Creditors' proposal, not Greek plan, basis for talks: Germany
Germany said Wednesday that talks this week on a deal to prevent a Greek debt default would be based on a proposal put forward by creditors, not by Athens.
"I have the impression that the list (of reforms drawn up by Greece) will not be the ultimate solution to the problem," finance ministry spokesman Martin Jaeger told reporters.
He said that an offer to Athens drawn up by the European Commission, the International Monetary Fund and the European Central Bank would, "for us, be the relevant basis for talks".
Greece and its creditors were expected Wednesday to exchange their rival reform plans in a bid to reach a deal that would finally unlock 7.2 billion euros ($8.0 billion) in vitally needed bailout funds for Athens after a four-month stand-off.
German Chancellor Angela Merkel said that work toward a solution was intensively underway.
"All the work we're doing at the moment, including bilaterally or trilaterally, is directed towards helping reach a conclusion in the framework of the agreed time," she said at a joint press conference with visiting Egyptian President Abdel Fattah al-Sisi.
Asked about the possibility of a deal by the end of June, she said: "That's being worked on with urgency".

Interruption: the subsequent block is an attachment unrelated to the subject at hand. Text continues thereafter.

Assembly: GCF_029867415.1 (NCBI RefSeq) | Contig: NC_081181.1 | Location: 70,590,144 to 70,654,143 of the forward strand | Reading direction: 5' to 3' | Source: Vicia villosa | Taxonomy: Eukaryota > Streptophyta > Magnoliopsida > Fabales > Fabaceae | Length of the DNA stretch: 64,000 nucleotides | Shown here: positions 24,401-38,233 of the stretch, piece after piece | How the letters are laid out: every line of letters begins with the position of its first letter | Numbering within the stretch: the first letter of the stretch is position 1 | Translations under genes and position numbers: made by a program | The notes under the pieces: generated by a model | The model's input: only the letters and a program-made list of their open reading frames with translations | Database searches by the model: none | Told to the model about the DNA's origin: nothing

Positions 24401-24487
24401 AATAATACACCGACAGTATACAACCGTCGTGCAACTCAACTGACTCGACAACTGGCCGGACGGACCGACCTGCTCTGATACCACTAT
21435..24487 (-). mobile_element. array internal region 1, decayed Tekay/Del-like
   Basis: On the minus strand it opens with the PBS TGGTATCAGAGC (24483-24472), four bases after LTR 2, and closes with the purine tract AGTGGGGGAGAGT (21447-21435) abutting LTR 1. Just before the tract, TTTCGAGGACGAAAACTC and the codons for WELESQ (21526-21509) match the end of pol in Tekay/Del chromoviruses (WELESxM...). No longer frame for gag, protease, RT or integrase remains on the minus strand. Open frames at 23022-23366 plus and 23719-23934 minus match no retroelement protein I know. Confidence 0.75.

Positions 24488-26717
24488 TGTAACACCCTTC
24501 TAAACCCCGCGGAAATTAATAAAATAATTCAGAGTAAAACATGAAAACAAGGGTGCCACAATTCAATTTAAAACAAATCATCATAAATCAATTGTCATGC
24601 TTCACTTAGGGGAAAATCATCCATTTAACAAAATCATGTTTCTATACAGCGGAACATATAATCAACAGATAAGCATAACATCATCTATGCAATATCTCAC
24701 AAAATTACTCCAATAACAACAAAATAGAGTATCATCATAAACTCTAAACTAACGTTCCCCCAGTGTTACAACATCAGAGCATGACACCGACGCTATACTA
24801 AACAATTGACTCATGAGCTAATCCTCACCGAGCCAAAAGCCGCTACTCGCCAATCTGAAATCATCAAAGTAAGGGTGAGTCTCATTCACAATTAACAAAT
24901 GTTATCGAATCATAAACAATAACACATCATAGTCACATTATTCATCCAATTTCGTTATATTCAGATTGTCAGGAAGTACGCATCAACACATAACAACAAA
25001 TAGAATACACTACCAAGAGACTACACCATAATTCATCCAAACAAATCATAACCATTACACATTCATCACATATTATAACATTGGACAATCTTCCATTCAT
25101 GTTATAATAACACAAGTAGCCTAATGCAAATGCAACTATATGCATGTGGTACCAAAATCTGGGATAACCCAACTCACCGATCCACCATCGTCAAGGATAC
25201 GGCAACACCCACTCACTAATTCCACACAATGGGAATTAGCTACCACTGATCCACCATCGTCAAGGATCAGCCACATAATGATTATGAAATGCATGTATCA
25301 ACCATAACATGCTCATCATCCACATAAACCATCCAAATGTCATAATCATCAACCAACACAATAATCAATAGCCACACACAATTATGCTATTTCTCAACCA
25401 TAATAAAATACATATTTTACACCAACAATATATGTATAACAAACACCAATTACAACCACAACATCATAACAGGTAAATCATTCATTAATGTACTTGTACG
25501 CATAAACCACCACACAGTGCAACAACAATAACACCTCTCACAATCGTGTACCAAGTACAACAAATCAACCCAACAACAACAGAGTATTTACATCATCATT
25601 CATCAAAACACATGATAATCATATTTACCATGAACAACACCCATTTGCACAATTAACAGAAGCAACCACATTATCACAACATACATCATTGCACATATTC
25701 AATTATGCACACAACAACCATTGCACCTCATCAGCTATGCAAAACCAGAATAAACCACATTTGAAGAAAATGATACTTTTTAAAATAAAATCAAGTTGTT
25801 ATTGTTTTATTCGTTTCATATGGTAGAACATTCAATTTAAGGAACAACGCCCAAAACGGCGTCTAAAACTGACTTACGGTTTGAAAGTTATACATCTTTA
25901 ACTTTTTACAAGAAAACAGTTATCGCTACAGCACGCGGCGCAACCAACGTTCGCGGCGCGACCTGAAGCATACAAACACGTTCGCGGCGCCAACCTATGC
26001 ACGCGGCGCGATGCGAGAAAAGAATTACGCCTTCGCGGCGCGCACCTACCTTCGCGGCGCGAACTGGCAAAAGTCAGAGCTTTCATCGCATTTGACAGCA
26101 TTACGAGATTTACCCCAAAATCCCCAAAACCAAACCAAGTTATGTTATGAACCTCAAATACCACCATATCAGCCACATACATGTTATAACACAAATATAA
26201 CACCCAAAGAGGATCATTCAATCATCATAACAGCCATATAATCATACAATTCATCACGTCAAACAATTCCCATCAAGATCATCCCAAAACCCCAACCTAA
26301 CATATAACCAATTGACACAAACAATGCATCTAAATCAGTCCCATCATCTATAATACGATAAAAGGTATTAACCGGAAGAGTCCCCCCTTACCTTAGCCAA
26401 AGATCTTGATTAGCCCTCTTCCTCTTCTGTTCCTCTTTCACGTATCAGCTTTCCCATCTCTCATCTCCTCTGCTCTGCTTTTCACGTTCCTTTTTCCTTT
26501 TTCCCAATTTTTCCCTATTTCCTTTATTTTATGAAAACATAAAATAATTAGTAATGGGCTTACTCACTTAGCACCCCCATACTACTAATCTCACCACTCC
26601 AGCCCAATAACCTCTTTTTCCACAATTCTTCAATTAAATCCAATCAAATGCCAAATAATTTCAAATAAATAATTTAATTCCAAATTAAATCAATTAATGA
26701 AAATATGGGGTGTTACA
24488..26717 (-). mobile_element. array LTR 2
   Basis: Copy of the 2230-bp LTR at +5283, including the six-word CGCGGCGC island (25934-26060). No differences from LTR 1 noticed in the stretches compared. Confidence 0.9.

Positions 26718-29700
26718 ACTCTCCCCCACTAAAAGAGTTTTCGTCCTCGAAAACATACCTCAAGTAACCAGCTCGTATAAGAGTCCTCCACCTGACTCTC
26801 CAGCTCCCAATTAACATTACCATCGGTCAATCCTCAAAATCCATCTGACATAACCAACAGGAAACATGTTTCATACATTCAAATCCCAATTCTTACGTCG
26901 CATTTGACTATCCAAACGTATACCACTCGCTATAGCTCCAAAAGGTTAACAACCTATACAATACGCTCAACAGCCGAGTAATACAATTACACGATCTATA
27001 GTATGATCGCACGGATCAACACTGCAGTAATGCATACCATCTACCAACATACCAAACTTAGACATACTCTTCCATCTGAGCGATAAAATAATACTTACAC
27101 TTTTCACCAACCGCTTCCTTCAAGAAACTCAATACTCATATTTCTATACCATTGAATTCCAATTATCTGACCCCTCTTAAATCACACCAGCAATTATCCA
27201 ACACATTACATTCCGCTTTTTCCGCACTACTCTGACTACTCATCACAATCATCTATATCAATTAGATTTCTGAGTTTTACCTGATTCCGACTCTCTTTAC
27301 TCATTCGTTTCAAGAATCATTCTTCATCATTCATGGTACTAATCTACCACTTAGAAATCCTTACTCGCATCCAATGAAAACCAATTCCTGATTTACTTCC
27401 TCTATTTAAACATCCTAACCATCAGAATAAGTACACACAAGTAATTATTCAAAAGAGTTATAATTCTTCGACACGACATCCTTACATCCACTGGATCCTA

Greek Prime Minister Alexis Tsipras was to meet European Commission head Jean-Claude Juncker in Brussels to present what aides say is his government's 46-page proposal to overhaul the Greek economy and meet the demands of its bailout.
The EU, IMF and ECB are widely understood to have their own plan to lay on the table, one that includes measures the Greek government has repeatedly baulked at over the past four months of fraught negotiations.
Jaeger said Berlin had not yet read the Greek offer but that it had been "quite surprising" that Athens was now laying out a plan "after months in which we awaited detailed proposals".
He said that on the basis on press reports, the mooted reforms were "unlikely to fulfil the (creditors') requirements in their entirety".
© 2015 AFP